OT - Roland Midi Guitar pickups

Hi guys,

OT but thought some of you may have some experience to share…

I was at my parents yesterday and dug out my old Roland GR-1 midi guitar synth module and thought I’d muck around with it and see if I could get it working to use to sequence midi as an alternative to my keyboard (I play guitar well, keyboard very badly)

Only problem was I couldn’t find the GK-2 pickup… (can’t remember if it was the GK-2 or GK-2A)…

Reason it has been gatheing dust was that I could never get it to track very well before and was always getting incorrent or extra notes being recorded in the midi track.
I though I’d see if I could get it working with bit more effort and possibly a different guitar…

Now my dilemna is … do I keep trying to find the GK-2 pickup or I noticed on the Roland site there is now a GK-3 pickup.

Anyone had any experience with these and know if they are significant;y better than the GK-2’s?


IMHO, it is not nearly as important the pickup as the midi converter and the playing. You have to be very distinct on the playing and you can’t fudge much. And with 13 pin to midi conversion, you need a good piece of hardware. If you can afford it, the Yamaha G50 rocks. If you can’t I do recommend trying to find a copy of the owners manual (maybe online?) and read the playing tips.


Will the Yamaha G50 track any better than the Roland GR1?

Once you have it set up properly, like night and day. Yamaha has made some good strides in the conversion dept.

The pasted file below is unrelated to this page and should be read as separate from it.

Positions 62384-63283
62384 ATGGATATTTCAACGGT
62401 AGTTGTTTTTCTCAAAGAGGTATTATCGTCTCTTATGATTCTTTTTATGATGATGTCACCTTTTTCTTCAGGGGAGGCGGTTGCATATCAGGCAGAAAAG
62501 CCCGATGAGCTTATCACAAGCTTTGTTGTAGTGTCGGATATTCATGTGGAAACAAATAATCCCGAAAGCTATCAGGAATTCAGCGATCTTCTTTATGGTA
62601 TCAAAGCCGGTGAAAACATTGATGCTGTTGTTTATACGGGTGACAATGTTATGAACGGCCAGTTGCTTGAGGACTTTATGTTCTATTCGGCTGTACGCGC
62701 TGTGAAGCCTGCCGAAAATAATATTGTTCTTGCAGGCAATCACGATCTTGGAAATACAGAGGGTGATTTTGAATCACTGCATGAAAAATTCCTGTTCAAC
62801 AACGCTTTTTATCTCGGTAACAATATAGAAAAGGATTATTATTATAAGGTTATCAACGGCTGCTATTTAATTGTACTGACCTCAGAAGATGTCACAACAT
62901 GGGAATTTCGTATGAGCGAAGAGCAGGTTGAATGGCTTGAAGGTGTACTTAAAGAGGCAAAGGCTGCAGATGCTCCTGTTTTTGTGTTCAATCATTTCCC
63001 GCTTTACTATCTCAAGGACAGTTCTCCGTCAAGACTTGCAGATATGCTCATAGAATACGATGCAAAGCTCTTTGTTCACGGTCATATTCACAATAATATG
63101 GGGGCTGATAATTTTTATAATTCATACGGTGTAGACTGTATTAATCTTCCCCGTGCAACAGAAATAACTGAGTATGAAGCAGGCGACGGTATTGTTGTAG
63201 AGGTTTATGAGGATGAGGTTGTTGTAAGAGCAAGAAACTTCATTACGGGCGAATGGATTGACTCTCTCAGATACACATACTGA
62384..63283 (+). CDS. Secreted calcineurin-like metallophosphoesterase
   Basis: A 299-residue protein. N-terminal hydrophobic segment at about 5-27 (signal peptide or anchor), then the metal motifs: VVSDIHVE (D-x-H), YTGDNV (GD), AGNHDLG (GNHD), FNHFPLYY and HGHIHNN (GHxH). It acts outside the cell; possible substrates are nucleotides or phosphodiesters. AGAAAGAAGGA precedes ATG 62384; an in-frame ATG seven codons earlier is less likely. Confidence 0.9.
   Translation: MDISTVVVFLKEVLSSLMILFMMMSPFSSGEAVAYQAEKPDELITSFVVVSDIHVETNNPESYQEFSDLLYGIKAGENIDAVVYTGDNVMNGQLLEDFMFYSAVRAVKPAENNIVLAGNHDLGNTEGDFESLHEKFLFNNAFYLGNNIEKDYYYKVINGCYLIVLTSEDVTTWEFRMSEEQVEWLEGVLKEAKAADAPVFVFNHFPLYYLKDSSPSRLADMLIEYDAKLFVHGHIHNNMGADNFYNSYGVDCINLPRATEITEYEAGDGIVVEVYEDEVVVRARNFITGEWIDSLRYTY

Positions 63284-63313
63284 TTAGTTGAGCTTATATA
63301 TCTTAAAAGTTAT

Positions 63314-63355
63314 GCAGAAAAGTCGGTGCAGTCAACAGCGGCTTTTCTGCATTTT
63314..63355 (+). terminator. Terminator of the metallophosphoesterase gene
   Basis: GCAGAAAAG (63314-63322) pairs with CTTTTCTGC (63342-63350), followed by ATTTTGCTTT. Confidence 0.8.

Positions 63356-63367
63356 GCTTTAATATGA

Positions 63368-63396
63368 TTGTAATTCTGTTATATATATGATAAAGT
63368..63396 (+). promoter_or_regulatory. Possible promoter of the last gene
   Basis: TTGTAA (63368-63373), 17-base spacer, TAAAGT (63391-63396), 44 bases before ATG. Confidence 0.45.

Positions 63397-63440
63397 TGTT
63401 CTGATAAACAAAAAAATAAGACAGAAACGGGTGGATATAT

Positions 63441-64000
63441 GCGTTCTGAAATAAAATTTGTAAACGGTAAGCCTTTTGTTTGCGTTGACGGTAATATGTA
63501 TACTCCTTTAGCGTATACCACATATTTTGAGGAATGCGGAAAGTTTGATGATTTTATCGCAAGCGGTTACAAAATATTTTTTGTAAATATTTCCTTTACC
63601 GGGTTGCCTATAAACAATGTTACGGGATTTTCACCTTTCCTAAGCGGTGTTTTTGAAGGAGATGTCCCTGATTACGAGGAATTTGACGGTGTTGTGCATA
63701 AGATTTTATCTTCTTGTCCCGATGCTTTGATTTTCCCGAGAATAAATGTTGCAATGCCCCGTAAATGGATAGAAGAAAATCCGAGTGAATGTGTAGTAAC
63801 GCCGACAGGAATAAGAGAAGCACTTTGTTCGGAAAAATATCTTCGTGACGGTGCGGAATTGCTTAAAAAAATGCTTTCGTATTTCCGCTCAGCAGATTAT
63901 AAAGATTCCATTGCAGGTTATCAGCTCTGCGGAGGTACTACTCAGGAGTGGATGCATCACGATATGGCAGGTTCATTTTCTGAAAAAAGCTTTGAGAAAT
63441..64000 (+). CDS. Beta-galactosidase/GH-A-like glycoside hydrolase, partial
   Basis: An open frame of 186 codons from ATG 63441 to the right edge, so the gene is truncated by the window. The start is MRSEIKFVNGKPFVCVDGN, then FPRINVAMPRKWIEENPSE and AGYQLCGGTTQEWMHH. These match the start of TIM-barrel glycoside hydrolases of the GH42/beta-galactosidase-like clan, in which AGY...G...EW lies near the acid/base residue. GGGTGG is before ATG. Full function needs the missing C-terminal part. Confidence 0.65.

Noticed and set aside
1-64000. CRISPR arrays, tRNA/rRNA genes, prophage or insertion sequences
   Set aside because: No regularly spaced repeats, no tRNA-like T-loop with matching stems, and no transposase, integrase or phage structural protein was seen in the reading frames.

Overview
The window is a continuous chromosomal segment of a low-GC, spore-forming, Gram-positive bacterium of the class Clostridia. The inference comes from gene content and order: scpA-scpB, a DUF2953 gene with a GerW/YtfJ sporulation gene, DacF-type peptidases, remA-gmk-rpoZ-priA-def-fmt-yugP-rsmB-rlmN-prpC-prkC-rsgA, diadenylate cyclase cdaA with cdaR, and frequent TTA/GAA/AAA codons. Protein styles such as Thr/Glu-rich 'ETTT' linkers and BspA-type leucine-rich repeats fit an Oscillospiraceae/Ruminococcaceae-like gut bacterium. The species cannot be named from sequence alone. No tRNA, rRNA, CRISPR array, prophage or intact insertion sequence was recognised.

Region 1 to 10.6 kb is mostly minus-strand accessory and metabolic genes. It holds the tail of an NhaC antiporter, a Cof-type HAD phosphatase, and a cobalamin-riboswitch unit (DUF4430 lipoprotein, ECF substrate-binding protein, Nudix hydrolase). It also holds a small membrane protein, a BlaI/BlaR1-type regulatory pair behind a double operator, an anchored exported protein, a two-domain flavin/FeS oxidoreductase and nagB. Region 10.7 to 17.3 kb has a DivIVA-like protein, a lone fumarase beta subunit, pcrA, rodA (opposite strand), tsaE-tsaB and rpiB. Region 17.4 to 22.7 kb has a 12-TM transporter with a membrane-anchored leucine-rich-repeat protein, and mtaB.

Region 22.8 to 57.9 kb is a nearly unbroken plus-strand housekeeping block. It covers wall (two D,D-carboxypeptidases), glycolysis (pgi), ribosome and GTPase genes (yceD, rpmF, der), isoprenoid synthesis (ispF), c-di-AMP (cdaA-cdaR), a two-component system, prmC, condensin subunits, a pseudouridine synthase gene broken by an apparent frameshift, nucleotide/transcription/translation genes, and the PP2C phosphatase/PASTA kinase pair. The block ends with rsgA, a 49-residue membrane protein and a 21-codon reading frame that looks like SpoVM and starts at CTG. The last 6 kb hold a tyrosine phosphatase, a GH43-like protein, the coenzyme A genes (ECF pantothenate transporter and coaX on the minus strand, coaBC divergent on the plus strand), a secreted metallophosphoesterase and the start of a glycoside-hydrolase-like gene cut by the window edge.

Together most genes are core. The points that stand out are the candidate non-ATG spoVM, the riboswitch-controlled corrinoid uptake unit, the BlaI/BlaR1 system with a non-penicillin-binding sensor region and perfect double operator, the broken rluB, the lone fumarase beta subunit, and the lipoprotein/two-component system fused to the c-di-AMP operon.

But, correct me if I am wrong, didn’t they borrow some technology from Axon?

Don’t know. shrugs

One trick that worked for me was to replace the 3 lowest strings with strings pitched an octave higher and then use the transpose function to drop them back down an octave. It feels a bit weird under your fingers but the tracking improves so much (it tracks higher notes better than low ones)

unless, of course, you want to actually use your guitar for a guitar, and not just a midi input device. :)

I am a newbie to midi guitar and I have only been playing my GR-20 with the GK-3 for two days, but I am not having any real tracking problems. If I don’t play clean I will get some extraneous squawks and chirps, especially with saxophones, but if I play clean I get the note I want. I am no speed demon though. I am not playing 1/32 notes at 140 bpm. I am playing a Strat copy with 10’s and pretty low action.

By tracking problems do you guys mean getting a Bb when you hit an A and stuff like that? Or totally wrong octave?


JeffM - can you pitch shift each string separately before it gets converted to midi?

If not if you play the bottom E how do you differnetiate that from the E 1 octave higher (2nd fret D string)? when you got to transpose it?


Well I haven’t played my GR-1 for about 8 or 10 years (I think… been so long can’t really remember)

The reason being I never got it set up properly the first time round.

Now I need to find the pickup to try again…

The problems I had (from memory) were wrong notes being triggered, extra notes being triggered and lag between playing and where the midi note appeared in the sequencer.

Some people reckon they can get the GR-1 tracking fine though. So I think I may not have had the pickup setup properly or the guitar may have not been suitable

That’s why I want to try again… Will try Peavey start copy and then if that is no good might try it on my Wolfgang (don’t really want to put any double sided tape or anything on the Wolfgang though…)